In a note to investors, Ian Scott, an equity strategist at Barclays and his team noted that the stock buyback in Japan reached a record level, and the dividend distribution increased above expectations in May.
Japan stock buyback nearly 1 trillion yen last month
According to Scott and his team, Japanese companies announced nearly 1 trillion stock buyback last month, which appeared to be the peak month for such announcements.
The equity strategists also observed that the latest monthly increase came after a few months of weak stock buybacks. They estimated that the trailing annual figure of stock buyback in Japan remained at around 400 billion yen per month.
Scott and his team suggested that the “May surge could signal a sustained move towards higher buybacks” if the companies in Japan move up their shares repurchase program to around 1.5% of market capitalization annually.
When it comes to dividend distributions in Japan, Scott and his team observed that it seemed that Japanese companies exceeded the consensus estimates set for the fiscal year ended March 31 by around 4.5%. According to them, the dividend estimates for the FY March 2016 increased by less than 3%.
Japan companies’ payout ratio
“These upgrades are rather more evolution than revolution, but are certainly a step in the right direction,” wrote Scott and his team. According to them, the combined dividend and buyback yield in Japan in the next fiscal year would be 3.4%
Scott and his team said the yield is “well below the US equivalent of close to 5%.” However, they emphasized that companies in the United States are currently paying out more than 100% of their earnings in the form of dividend and buybacks. The payout ratio of Japanese companies is just 50%, which is measured on the same basis.
“The huge cyclicality of Japanese earnings has justified lower payouts during profit upswings in the past, and so the biggest question going forward is the sustainability of earnings. If this traditional earnings cyclicality can be damped going forward, then further improvements in the payout ratio are clearly possible.”
Scott and his team estimated that companies in Japan would achieve a 15% EPS growth for the fiscal year March 2016.
Japanese non-financial companies have been deleveraging aggressively
According to the equity strategists, the non-financial companies in Japan haven deleveraging aggressively. The improved profitability and disciplined approach to capital expenditures resulted in the dramatic expansion of their free cash flow.
Scott and his team noted that companies in Japan have been deleveraging since late 1990s, and the trend continued further last year with a net debt/equity ratio declining to 0.4. The trend is a departure from the trend in the United States.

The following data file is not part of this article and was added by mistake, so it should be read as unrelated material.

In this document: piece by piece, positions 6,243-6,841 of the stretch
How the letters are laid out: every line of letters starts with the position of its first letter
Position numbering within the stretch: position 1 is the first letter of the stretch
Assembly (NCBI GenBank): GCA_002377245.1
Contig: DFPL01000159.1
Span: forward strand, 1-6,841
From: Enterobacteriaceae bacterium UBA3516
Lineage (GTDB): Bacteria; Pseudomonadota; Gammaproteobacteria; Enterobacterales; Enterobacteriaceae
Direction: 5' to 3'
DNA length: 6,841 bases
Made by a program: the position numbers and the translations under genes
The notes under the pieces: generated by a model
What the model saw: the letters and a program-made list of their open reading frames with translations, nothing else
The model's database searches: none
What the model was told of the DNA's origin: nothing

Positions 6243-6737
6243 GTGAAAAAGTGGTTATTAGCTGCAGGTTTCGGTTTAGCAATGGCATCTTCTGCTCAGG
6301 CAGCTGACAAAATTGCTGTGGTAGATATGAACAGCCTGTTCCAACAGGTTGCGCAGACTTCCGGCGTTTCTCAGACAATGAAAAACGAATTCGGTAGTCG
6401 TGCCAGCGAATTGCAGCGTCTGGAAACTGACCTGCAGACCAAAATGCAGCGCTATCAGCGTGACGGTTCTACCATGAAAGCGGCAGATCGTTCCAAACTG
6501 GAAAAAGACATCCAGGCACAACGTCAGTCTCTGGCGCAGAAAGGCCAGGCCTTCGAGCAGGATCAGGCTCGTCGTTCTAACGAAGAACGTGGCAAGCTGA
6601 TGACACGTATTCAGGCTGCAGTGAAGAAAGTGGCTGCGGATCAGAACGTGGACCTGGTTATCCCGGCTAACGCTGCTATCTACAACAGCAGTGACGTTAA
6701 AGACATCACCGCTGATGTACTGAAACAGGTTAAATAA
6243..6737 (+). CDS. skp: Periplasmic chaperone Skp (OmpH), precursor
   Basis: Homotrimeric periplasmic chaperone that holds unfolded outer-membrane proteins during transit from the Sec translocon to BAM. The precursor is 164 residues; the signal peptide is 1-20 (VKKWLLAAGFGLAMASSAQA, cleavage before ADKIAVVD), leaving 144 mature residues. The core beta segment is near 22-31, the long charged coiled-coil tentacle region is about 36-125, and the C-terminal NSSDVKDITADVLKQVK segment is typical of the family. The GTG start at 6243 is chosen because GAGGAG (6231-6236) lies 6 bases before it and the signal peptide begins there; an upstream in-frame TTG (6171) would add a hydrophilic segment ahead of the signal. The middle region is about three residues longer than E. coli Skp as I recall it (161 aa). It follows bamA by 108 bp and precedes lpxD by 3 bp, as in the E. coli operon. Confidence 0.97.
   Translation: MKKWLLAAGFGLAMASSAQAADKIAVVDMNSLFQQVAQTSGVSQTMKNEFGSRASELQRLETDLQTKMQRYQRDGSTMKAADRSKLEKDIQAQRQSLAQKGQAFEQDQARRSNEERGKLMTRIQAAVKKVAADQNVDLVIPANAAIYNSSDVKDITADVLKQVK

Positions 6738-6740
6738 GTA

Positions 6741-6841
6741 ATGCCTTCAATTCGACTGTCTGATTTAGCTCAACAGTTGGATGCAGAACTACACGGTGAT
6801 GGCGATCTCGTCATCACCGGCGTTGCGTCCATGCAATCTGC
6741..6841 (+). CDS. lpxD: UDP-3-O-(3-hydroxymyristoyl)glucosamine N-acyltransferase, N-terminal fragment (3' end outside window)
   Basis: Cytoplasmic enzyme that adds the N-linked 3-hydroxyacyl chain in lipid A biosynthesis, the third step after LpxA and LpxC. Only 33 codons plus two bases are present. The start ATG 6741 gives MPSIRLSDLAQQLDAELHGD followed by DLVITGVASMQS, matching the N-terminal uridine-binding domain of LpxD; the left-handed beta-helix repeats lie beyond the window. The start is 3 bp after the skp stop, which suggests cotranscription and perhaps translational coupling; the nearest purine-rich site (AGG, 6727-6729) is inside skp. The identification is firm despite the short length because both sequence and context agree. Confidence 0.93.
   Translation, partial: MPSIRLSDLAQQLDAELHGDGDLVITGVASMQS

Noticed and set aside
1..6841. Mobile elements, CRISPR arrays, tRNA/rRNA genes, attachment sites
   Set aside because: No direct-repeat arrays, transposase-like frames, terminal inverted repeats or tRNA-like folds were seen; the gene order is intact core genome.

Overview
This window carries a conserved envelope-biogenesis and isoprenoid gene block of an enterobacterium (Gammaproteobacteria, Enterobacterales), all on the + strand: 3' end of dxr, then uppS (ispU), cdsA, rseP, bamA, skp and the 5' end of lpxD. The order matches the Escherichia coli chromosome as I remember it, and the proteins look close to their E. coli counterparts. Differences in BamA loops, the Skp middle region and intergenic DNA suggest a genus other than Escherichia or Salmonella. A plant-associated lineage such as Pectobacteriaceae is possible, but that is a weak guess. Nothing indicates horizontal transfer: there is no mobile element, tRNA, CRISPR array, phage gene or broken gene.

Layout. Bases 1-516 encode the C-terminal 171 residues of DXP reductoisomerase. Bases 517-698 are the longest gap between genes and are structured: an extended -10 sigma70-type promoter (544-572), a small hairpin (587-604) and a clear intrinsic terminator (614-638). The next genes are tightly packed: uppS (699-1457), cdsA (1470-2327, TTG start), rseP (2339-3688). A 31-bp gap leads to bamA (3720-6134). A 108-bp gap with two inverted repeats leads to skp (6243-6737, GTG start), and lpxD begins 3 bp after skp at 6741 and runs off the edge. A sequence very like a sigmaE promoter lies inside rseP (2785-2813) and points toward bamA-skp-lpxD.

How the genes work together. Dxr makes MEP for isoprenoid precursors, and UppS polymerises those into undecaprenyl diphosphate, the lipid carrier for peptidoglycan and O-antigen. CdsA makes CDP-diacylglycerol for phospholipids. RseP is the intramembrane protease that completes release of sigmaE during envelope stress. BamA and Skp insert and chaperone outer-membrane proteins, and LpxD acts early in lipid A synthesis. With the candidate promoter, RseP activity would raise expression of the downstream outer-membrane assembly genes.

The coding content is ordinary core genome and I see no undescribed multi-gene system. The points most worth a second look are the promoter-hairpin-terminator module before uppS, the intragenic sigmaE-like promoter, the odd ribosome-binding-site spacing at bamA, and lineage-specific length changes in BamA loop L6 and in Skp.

Scott and his team said companies in Japan managed to strengthen their balance sheets and increase payouts to shareholders.The equity strategists said, “This corporate saving is not just an issue relevant to shareholders, it is also having a wider influence on the Japanese economy. The simulative effects of Abenomics are effectively being short-circuited by the heightened thrift of the corporate sector.”
Scott and his team said non-financial companies in Japan are saving at an annual rate of 7.4% of GDP. They emphasized that the defensiveness of the companies might be justified if the next economic collapse is just around the corner, and earnings and cash flows are about to crash.
However, the equity strategist emphasized that the corporate sector in Japan may cause the next downturn themselves because of “such large proportion of GDP” currently being saved.
Scott and his team said, “valuations look priced for a cyclical downturn in Japan. The market trades on a larger-than-normal discount to the US on most metrics, with EV/EBITDA having been the best guide in the past. The current 30% EV/EBITDA discount has been followed by outperformance in the past.”
Scott and his team continue to recommend an “Overweight” rating on Japanese equities within their global recommended portfolio.
Japan corporate governance
Dan Loeb Third Point recently asked Fanuc, a manufacturer of robots in Japan to implement a large buyback and fix its blatant capital inefficiency. He urged the company get on board with the changes implemented by Prime Minister Shinzo Abe as Japan moves forward with corporate governance.
Last March, Fanuc indicated its intention to boost its dividend and stock buyback in response to Third Point’s demand.
In its letter to investors in the first quarter, Loeb said his firm is finding opportunities in U.S. and Japanese equities, sovereign debt and structured credit.
Daisuke Nomoto of Columbia Management believed that corporate governance is the next catalyst for Japanese equities. According to him Prime Minister Abe’s “three arrows” represent an opportunity to lift Japan from the economic malaise that impacted the country for more than two decades.